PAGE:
This is the new Opel or if you live in Britain, the Vauxhall Corsa supermini and it was officially unveiled today prior to a world premiere at the Paris Motor Show in October. GM's European subsidiary calls the Corsa E a brand new car, and for the most part, it is, as all exterior body panels, the interior and even the engine range has been renewed, but why does it look so familiar then?
For that, you can blame the use of the outgoing model's basic cabin architecture and packaging and perhaps, Opel's reluctance to reimagine the exterior from scratch.
That's not to say that the fifth-gen Corsa doesn't look modern, because it does, especially with the Adam-style pointier front end that adopts Opel's latest hallmark design cues, and the car's sides that are more sculptured and include a ‘blade’ running across the lower door-sections. The rear end is less fancy, but it ties up with the rest of the car neatly.
There are two body styles, with the three-door model continuing to offer a differentiated, sportier styling for the greenhouse and a more rakish tailgate than the five-door version.
Since the platform has been carried over, the new Corsa is near-identical in length (+3mm) to the current model and as such, it will offer more or less the same space, both for passengers, and their luggage (285 liter boot).
However, everything else inside has changed with Opel's designers gifting the Corsa E with a more stylish and sophisticated interior that draws inspiration from the Adam. On the center console of most editions, you'll find Opel's Intellilink touchscreen infotainment set-up that operates through a 7-inch color display, and can be controlled via apps such as BringGo (for navigation), Stitcher and TuneIn.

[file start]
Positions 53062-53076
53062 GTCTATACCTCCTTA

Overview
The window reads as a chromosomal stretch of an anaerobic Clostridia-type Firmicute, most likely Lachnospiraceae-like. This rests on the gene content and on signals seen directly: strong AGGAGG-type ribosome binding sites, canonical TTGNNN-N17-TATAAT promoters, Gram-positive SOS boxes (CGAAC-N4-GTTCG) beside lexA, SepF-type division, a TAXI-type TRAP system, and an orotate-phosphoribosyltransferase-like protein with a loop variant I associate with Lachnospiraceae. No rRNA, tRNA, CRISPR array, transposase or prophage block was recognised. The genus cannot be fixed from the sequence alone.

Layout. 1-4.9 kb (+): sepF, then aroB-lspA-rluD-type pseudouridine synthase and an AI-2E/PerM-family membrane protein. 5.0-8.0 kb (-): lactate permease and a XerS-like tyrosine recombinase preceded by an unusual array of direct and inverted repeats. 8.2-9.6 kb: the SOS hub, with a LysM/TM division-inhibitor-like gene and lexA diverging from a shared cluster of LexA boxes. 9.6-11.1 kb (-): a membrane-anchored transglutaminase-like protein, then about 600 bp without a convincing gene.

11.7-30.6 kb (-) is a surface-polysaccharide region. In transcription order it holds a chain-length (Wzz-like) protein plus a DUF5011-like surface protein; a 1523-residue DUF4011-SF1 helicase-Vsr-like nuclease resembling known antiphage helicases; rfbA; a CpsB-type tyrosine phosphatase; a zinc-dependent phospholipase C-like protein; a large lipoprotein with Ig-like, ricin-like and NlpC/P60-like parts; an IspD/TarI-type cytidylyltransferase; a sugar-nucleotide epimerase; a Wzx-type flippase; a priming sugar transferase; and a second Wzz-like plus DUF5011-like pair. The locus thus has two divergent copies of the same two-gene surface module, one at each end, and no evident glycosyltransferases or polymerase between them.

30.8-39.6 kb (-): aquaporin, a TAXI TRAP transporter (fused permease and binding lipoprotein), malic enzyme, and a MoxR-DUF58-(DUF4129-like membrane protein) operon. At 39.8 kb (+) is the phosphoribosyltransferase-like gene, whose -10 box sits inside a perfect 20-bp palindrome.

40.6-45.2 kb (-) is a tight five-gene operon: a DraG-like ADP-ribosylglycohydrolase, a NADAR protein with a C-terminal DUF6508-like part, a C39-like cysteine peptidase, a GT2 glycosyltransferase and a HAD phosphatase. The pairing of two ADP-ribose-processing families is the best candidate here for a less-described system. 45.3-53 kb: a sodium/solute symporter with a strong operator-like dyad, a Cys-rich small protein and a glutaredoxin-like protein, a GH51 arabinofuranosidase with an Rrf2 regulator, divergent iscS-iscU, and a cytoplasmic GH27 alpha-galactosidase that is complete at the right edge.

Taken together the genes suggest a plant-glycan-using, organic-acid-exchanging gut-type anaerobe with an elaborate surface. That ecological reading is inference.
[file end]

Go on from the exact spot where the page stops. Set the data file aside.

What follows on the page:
Other available features include heated front seats, steering wheel and windscreen, along with soft-tone ambient lighting and a full-size panoramic roof, while on the safety front, buyers will be able to choose from a list including Side Blindspot Alert, High Beam Assist, Lane Departure Warning, bi-xenon lights and a rear-view camera.
While the basic chassis architecture is borrowed from the fourth-gen model, Opel revised it with new suspension components and geometry, a reinforced, stiffer front sub-frame, and a new speed-sensitive electric power steering with a City mode for low-speed maneuvering and parking. There will be two chassis set-ups on offer, the standard Comfort and the lowered and stiffer Sport.
Along with the revised hardware, the Corsa gains a new electrical architecture that supports a number of driver safety systems such as Hill Start Assist, Automatic Park Assist (the car will self-steer into a parking place), and Tire Pressure Monitoring System.
The biggest news under the bonnet is the introduction of GM's new 1.0-litre, 3-cylinder ECOTEC Direct Injection Turbo petrol offered with 90PS (89hp) or 115PS (113hp) outputs, both achieving a peak torque of 170Nm (125 lb-ft) at 1,800 rpm. Opel isn’t ready yet to share consumption figures, but it said that "when combined with a Start/Stop system, emissions and fuel consumption are expected to be exceptionally low for a petrol engine".
The petrol engine range kicks off with a revised 69hp 1.2-liter, and continues with an updated 1.4-liter naturally-aspirated four delivering 89hp and a turbocharged 1.4-liter with 99hp. The only diesel mentioned is an improved version of the current model's 1.3-liter CDTI with 74hp or 94hp that meets Euro 6 emissions standards.
There will be two new available transmissions, a manual and an automatic, both with six-speeds.
Pricing and other details about the Corsa will be released later in the year.
By John Halas